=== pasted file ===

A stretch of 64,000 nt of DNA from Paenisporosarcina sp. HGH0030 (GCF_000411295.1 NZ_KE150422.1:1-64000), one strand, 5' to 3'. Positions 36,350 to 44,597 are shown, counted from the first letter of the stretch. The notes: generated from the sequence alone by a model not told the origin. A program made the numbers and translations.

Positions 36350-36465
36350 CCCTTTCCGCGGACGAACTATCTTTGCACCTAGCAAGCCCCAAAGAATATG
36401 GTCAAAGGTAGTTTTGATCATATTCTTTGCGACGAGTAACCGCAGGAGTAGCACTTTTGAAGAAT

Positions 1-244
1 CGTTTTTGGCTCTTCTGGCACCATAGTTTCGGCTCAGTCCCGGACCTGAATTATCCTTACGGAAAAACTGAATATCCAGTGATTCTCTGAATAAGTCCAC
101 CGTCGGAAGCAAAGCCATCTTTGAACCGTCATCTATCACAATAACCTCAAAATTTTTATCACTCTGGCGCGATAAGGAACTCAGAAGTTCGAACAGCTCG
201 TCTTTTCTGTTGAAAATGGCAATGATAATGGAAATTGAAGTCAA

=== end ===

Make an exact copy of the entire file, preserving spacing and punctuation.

A stretch of 64,000 nt of DNA from Paenisporosarcina sp. HGH0030 (GCF_000411295.1 NZ_KE150422.1:1-64000), one strand, 5' to 3'. Positions 36,350 to 44,597 are shown, counted from the first letter of the stretch. The notes: generated from the sequence alone by a model not told the origin. A program made the numbers and translations.

Positions 36350-36465
36350 CCCTTTCCGCGGACGAACTATCTTTGCACCTAGCAAGCCCCAAAGAATATG
36401 GTCAAAGGTAGTTTTGATCATATTCTTTGCGACGAGTAACCGCAGGAGTAGCACTTTTGAAGAAT

Positions 1-244
1 CGTTTTTGGCTCTTCTGGCACCATAGTTTCGGCTCAGTCCCGGACCTGAATTATCCTTACGGAAAAACTGAATATCCAGTGATTCTCTGAATAAGTCCAC
101 CGTCGGAAGCAAAGCCATCTTTGAACCGTCATCTATCACAATAACCTCAAAATTTTTATCACTCTGGCGCGATAAGGAACTCAGAAGTTCGAACAGCTCG
201 TCTTTTCTGTTGAAAATGGCAATGATAATGGAAATTGAAGTCAA